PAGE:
Closing sign on company business
Written by Nick Moulds on 24th January 2019 in Business Growth Finance General Tax

Starting your own successful business is a big achievement and as such, there is a vast amount of information online regarding how to start, what your first steps should be and how to grow your business as big as possible. But what if you need the opposite of that?

For numerous reasons you might one day find yourself in a position where you’d like to close your company and, for whatever that reason may be, this quick guide will ensure you close it down correctly. 

When can I close it down? 

If your company has stopped trading and has paid all its debts, submitted and agreed on any tax returns, and closed its bank accounts, it becomes dormant. If it is no longer required then you can start to close it down. 

What’s the cheapest option?

By far the cheapest method is by making an application to Companies House to have the company removed from the active register. In order to do this, you simply need to download the relevant application form (here) from the Gov.uk website and pay the filing fee of £10. 

Therefore, provided you’re happy to forego and professional support and go it alone then closing your company can cost as little as £10.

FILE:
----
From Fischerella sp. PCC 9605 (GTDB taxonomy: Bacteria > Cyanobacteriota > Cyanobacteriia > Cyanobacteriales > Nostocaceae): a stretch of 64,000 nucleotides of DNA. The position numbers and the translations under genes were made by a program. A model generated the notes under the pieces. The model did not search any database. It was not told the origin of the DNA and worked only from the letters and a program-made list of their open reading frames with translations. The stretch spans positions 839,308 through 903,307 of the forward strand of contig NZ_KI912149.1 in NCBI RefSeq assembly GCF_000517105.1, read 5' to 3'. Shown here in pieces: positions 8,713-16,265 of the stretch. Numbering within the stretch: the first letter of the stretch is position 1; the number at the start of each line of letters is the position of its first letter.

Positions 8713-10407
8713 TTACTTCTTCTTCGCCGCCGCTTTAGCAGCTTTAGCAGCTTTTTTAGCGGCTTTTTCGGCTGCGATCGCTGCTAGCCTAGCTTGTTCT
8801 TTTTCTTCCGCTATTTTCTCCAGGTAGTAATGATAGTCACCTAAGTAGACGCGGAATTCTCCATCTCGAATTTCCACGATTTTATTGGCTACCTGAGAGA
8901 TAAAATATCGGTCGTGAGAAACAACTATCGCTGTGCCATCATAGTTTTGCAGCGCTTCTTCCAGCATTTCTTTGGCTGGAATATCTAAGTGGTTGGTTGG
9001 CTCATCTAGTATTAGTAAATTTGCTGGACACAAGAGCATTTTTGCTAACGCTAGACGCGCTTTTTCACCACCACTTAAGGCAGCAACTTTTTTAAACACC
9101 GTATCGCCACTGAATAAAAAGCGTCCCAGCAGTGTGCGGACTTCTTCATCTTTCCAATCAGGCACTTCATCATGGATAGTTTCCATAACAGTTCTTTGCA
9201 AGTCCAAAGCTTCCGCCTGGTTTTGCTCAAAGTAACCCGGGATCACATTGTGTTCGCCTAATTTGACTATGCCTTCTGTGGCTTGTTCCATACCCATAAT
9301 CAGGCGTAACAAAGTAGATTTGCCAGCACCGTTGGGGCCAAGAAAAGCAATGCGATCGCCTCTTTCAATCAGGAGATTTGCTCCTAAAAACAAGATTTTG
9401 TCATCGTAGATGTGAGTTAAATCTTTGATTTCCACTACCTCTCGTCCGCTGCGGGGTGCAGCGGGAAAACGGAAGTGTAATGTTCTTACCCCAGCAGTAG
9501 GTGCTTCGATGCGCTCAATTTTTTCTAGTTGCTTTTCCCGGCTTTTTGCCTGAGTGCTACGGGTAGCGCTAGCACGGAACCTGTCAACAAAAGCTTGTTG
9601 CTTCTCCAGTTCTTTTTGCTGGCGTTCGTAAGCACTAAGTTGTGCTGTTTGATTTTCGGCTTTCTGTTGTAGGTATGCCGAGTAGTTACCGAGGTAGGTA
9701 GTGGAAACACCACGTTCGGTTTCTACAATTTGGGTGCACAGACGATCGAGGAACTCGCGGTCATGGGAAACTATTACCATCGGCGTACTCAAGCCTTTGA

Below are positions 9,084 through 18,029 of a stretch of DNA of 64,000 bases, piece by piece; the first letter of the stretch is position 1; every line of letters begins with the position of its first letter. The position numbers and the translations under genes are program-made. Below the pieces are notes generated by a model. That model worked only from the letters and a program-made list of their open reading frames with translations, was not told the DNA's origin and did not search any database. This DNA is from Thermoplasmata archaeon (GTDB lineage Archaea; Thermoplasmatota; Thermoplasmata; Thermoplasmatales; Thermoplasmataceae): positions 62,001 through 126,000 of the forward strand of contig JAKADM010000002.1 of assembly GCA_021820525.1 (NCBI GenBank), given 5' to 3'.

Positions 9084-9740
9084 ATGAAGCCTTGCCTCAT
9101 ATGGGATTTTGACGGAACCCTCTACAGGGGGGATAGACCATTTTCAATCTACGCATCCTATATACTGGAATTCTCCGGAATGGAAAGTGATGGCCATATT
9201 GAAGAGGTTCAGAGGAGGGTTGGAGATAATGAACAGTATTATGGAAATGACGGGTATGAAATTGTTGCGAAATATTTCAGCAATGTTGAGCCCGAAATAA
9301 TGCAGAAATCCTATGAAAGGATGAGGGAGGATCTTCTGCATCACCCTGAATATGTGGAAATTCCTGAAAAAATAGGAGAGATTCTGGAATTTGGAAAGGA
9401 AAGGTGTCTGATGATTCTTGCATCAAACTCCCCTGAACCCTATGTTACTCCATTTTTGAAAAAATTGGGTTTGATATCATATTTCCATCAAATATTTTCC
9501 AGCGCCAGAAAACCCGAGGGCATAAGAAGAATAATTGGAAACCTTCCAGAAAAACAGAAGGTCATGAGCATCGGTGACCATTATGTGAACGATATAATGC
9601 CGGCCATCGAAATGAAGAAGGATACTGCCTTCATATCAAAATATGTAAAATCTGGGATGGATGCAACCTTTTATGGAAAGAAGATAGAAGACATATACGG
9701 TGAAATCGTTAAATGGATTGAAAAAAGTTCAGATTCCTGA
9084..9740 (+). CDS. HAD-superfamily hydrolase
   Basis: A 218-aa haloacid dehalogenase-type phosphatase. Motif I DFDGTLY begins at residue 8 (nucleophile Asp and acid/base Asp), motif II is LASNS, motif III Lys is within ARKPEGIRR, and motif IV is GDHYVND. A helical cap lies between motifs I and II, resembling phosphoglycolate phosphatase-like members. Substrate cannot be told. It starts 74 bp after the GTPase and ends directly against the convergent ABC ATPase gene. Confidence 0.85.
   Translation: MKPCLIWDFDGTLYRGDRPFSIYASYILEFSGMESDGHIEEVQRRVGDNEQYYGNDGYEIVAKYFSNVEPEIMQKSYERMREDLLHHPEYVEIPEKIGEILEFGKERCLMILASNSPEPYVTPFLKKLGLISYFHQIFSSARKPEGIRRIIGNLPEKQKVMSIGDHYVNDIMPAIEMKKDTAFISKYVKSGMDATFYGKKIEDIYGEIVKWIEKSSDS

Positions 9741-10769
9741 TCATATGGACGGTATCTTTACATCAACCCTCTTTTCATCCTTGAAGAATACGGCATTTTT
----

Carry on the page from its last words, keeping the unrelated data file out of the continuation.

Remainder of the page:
What about current contracts?

If your company has creditors or members etc that will be affected by the closure of your company then you must inform all the necessary parties before applying. These parties may object to the company being struck off. You must also make sure you close the company’s bank accounts and transfer any domain names etc before you apply. 

You should notify any other organisation or involved party who may have an interest in the company’s affairs, otherwise, they might later object to the application. Examples that you may need to consider are: 

  • HMRC
  • Local authorities 
  • Training and enterprise councils 
  • Government agencies etc.

This area is basically tying up any loose ends as best as you can.

What happens to my accounts?

Starting from the actual date of dissolution, the company’s bank account will be frozen and any credit balance in the account will pass to the Crown. Any assets of a dissolved company will also belong to the Crown.

Provided you have followed the aforementioned advice and are confident all these matters have been attended to, file the form and pay the £10 required.

How we can help – It always helps to have someone else double-check the important things for you. At Moulds & Co Accountants we understand that there are myriad reasons why a company may need to close and the last thing you need is for these proceedings to drag on. Our professional team is ready to ensure that all steps are taken to avoid any unnecessary problems that may arise in the future. To speak to a member of the Moulds & Co team today, call us on 01937 584188. 

Help this post grow!

Leave Comment